“But I believe in the Real Presence!” said Doug, my Bible Christian friend. “Why do you Catholics refuse to admit me to Communion?”
“Whoa!” I said. “I’m delighted to hear that you believe in the Real Presence, but what do you actually mean by the term?”
“Well, I prefer to remain vague about the details,” said Doug. “I would only want to go as far as the Scriptures do, and Paul said in I Corinthians that Communion is ‘a sharing in the body of Christ.’ I don’t think you have to go further than that.”
We then sparred through John 6 and 1 Corinthians 11. But the conversation got me thinking about the term “Real Presence.” Doug was happy to use the term to describe what he felt about the Lord’s Supper at his independent Bible church. It was during my Anglican days that I’d gotten used to the phrase “Real Presence.” Anglo-Catholics use the term all the time, and even many Evangelical Anglicans seem fairly happy to use “Real Presence” to describe their view of the Eucharist. But then I picked my brain a bit further and remembered Methodists, Reformed ministers, and other free Evangelicals using the term as well. When I became a Catholic I found lots of Catholics also using the term “Real Presence” to refer to their Eucharistic beliefs.
But what did everyone mean by the term? Could it be that God was using the term “Real Presence” as a sort of ecumenical bridge? Was it becoming a universally accepted term that was bringing non-Catholics into the fold of the true Church? I didn’t want to rule out this creative possibility, but I had my suspicions that “Real Presence” was in fact an elastic term that could mean almost anything and was therefore the enemy of true ecumenism.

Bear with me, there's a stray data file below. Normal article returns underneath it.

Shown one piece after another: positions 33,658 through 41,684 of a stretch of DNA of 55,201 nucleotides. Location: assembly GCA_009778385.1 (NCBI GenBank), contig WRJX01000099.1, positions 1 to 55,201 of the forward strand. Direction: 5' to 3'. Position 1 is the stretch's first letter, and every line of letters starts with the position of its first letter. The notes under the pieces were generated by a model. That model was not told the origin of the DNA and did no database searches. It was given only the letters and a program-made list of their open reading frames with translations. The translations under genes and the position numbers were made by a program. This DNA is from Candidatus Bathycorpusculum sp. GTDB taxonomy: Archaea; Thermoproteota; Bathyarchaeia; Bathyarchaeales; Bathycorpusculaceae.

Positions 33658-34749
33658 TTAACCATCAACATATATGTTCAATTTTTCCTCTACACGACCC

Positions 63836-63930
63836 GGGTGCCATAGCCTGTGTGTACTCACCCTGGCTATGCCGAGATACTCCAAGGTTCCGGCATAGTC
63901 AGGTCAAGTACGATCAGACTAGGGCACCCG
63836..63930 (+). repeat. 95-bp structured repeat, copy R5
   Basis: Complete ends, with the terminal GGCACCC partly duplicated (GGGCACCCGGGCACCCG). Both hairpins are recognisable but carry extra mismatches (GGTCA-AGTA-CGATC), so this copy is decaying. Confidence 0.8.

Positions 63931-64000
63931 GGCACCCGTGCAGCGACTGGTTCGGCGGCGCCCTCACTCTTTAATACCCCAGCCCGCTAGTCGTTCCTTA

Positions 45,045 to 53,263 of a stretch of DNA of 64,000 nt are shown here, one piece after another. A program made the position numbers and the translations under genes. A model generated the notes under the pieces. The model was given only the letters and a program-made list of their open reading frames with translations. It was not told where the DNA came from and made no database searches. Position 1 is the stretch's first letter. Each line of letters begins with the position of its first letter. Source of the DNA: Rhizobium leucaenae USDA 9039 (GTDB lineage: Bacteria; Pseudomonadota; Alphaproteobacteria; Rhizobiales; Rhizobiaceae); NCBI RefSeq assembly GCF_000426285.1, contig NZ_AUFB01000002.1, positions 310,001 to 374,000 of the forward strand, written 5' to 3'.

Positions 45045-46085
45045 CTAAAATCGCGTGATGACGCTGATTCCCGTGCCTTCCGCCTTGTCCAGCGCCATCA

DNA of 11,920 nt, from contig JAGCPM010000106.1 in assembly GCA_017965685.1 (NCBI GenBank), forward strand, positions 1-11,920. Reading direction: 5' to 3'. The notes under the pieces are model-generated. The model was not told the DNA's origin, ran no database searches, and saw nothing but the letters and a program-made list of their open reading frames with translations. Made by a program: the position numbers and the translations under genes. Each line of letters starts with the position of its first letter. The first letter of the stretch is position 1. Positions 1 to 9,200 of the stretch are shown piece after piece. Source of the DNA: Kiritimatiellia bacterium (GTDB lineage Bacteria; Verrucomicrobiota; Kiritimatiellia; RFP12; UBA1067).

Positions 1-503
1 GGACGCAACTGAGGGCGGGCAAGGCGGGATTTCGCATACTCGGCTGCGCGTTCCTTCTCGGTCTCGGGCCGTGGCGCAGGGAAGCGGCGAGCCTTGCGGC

For instance, by “Real Presence” a Bible Christian might mean,”I feel closer to Jesus at the Lord’s Supper.” At the same time a Methodist might mean, “When we gather together the presence of the Lord is real among us,” referring simply to our Lord’s promise that where two or three are gathered in his name he is in their midst. A Lutheran might mean Christ’s risen presence is “with” or “beside” the bread and wine. An Anglican Evangelical might say, “There is a real sense in which Christ is present as the Church gathers—for the Church too is the Body of Christ.” At the same time, an Anglo-Catholic would say there is a real, objective, abiding spiritual presence of Christ when the Eucharist is celebrated.
One of the reasons the term “Real Presence” has become a flexible friend is because it has been lifted from its full context. Historically, theologians spoke of “the real presence of Christ’s body and blood in the sacrament of the altar.” But now it has been shortened to the “Real Presence.” Reference to the body and blood has been quietly dropped and even the name of Christ omitted. As a result, for some people “Real Presence” has come to mean simply “the idea of the risen Lord” or “the Spirit of Christ” or even just “the fellowship of the church.” In fact, the term “Real Presence” could mean just about anything to anybody. There are probably even some New Agers who talk about the “Real Presence” of the Christ within.